Tuesday, January 3, 2012


Click to enlarge

By Dr. Thomas B. Reed
(Response by Brian Nugent)

Dr. Reed
The geologic record, showing Earth Temperatures for the last million years should dominate the climate change discussion.  And, indeed it shows a close correlation between World temperature and CO2 levels.
This is my copy of the world's temperature, CO2 and dust levels for the last 400,000 years.  It shows a very exact correlation between temperature and CO2 level, with dust concentration having lesser correlation.

It also shows a very sharp spike in temperature for the three earlier warming periods, but a plateau of 10,000 years today, corresponding to the growth of Human population.

Unfortunately it does NOT show whether climate change causes CO2 change, or whether CO2 change caused the climate change.

And no one in the global warming debate seems to be aware of these much larger changes in recent times!

A more fundamental understanding is necessary.


Fortunately, this is provided by the Malenkovitch cycles, which are the principal cause of the variations above.  They show major climate change of 8 degrees C (15 F) every 110,000 years, driven by various interactions of the solar system, primarily earth axis tilt, earth orbit ellipticity, caused primarily by the relative positions of Earth and Jupiter.

 Unfortunately, no one i know of (except myself) is paying any attention to the Malenkovitch cycles.

In particular, the current data for the last 10,000 years suggest that we may be escaping from the ice ages that have dominated the last three million years of Earth's history, and it could be that Humans are causing this. Note the plateau top left.


There is no doubt from the data that the level of CO2 in the atmosphere is very important in the  functioning of the Earth.  After all, we animal species depend on oxygen for our survival, and oxygen is a synthetic molecule made from CO2 by the plant kingdom as a waste product.  It is astounding to me that the CO2 level today of ~ 0.04% can support the plant kingdom's prolific growth.   It is accomplished by the large leaves on plants which collect sunlight and CO2.

 And it is more astounding that 100 years ago the level Was 0.028%! , and plants grew as adequately for our grandparents as they do for us.  There must be some lower level of CO2 below which plants cant function, but it must be below 0.01%!  At that point, all vegetation would stop growing,mand that would be the end of the animal kingdom and us.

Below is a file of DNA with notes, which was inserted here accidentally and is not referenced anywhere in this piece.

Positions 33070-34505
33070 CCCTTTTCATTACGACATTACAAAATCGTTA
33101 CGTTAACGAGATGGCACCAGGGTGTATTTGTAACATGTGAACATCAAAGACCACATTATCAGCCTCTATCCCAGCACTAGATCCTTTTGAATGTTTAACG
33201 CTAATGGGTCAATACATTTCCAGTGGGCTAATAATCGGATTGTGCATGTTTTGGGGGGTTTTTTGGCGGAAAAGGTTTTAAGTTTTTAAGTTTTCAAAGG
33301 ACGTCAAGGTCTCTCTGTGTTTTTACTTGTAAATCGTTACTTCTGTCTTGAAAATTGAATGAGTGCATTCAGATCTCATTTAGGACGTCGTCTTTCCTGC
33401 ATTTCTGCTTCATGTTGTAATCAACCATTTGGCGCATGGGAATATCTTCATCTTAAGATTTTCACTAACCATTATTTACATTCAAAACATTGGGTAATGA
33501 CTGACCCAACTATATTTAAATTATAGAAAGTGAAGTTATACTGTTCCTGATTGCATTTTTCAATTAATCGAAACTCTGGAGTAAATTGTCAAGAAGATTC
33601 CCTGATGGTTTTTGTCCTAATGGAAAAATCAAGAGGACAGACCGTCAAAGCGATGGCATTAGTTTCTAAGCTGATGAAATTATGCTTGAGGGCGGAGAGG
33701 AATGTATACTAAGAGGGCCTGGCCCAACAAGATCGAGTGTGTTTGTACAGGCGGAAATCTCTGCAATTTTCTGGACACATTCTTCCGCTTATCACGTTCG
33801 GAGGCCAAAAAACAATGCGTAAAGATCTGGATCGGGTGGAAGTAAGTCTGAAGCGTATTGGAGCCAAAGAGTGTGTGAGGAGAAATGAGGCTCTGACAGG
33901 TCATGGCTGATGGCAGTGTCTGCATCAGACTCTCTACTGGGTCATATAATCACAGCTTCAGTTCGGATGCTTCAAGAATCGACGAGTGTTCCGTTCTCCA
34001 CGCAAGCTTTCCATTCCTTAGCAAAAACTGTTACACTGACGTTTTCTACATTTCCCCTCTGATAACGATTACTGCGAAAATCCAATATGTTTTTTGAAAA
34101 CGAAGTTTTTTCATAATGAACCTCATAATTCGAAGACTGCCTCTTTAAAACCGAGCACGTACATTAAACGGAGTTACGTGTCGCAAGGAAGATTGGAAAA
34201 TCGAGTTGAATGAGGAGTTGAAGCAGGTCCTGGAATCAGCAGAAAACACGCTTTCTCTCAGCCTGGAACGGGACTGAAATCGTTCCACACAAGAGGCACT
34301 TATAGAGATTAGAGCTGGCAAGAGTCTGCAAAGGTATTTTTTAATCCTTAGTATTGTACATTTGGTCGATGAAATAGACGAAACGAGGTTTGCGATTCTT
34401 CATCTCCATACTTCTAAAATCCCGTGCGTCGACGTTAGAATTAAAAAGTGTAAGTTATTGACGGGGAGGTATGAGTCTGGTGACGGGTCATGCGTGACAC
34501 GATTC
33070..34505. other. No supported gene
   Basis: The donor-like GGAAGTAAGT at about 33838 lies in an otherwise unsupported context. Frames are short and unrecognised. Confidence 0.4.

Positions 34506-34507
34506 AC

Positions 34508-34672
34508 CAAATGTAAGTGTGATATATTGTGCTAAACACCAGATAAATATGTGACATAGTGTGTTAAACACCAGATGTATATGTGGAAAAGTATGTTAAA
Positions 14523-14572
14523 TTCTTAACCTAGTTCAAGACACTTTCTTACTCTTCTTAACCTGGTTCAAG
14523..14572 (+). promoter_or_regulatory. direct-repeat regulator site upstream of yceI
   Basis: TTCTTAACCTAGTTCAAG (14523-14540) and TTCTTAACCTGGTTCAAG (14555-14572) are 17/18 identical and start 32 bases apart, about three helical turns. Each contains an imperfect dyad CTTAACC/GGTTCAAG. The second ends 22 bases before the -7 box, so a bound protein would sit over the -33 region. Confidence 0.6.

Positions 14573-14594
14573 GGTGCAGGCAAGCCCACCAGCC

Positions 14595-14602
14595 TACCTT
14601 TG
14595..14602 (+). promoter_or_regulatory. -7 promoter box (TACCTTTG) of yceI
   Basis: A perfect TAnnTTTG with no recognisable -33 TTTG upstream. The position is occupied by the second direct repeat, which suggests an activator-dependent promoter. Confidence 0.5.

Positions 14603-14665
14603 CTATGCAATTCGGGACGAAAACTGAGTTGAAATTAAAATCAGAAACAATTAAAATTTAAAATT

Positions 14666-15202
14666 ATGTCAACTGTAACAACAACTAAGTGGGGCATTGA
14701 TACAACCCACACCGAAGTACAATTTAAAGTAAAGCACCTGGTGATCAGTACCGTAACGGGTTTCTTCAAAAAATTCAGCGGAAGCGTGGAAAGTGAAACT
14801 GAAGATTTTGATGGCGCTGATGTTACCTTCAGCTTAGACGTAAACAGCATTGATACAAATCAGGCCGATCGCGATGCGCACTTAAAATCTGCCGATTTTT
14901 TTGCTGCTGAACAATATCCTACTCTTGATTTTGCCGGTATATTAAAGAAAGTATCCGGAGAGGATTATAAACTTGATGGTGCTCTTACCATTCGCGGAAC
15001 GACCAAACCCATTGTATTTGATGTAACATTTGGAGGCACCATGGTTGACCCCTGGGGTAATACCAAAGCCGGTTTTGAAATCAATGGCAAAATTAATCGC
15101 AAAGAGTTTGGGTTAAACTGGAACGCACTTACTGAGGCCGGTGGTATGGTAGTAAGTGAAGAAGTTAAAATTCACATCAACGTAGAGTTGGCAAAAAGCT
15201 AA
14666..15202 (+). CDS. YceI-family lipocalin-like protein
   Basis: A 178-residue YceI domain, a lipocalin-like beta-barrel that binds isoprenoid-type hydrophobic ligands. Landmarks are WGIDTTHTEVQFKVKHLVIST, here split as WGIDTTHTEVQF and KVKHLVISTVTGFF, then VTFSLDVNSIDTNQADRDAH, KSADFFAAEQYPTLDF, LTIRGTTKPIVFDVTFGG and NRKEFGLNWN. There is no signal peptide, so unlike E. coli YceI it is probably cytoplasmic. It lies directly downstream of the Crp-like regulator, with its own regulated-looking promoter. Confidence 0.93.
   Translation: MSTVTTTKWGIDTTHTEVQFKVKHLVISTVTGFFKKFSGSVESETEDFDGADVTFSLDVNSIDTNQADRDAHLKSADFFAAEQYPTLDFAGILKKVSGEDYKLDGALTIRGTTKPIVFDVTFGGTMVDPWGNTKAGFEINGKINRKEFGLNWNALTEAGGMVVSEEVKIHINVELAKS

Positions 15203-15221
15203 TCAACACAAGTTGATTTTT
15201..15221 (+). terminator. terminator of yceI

Enhanced CO2 levels, as found in a greenhouse, significantly improve plant growth- and oxygen production.


Two years ago there was a scandal in the climate community when someone leaked a number of Emails at The East Anglia University Climate Change Center.  The leaked letters seemed to show that some scientists had an agenda to prove that CO2 was drastically changing our climate, AND that they were manipulating the data to make sure it did.  I was horrified.

Today in the news the same hacker has unleashed another spate of Emails showing similar dishonesty in the East Anglia Center.

                                CLIMATE CHANGE WORRY IS A BIG INDUSTRY
                                 BUT CLIMATE CHANGE FIXING HASN'T BEGUN

We are making everyone nervous about something which can only be solved by a few in the government making unpopular decisions, possibly amounting to political suicide.   ( Al Gore for instance).

While there is a lot of handwringing about climate change, there is NO suggestion of what we can do about it, and well organized resistance to doing anything from entrenched power centers.

There are two ways to counteract it:

1). We can reduce  CO2 emissions by driving our cars less, (switching to electric cars) and heating our homes more efficiently.  Why are electric cars lower in CO2 emissions?  It takes the same amount of power at the drive shaft to move a electric car as it does with gasoline or diesel.

 Gasoline cars are typically less than 20% efficient in converting gasoline Btus to power.  Diesel engines are closer to 30%. But a modern power plant converts natural gas or coal to electric power with efficiencies exceeding 60%, and hydroelectric or wind power produce NO CO2.  Further, the cost and availability of electric power charging electric vehicles at night benefit both the power company and the commuter.  A win-win situation.

2). We can begin sequestering CO2 in the form of Biochar and Biocoal.

Charcoal is an excellent permanent soil amendment. If farmers had Pyrolysers they could put all waste biomass into them, convert the waste to Biochar, and double the productivity of their soil.

Biodegradable biomass is converted back to CO2 and H2O or CO2 and CH4 (methane) by aerobic and anaerobic digestion.  Alternatively, it can be converted to BioCoal, a non biodegradable product made by heating biomass only up to 300C with a yield of 70% vs the typical 20% for Biochar made at 400-800C.  Again, each ton of BIOCOAL produced and used replaces a ton of polluting coal.

Our energy and environmental future is either bleaker or brighter than it has been for fifty years.  It's up to us to choose.

Tom Reed


Dr Thomas B Reed
The Biomass Energy Foundation

By Brian Nugent
I know Dr. Reeds meticulous work in gasification quite well and am not aurprised by this initiative.
I generally agree with his statements about climate change but I differ on nuance, and very much on solutions.

My understanding is that the Malenkovitch cycles are very well understood and incorporated in the field of climate science. They act as a very slow initial trigger forcing on the climate that eventually gets later amplified then dominated by multiple feedbacks whether triggering the climate towards ice ages or out of them. The multiple feedbacks themselves become the dominant drivers for the bulk of the subsequent temperature change be it rising or cooling respectively.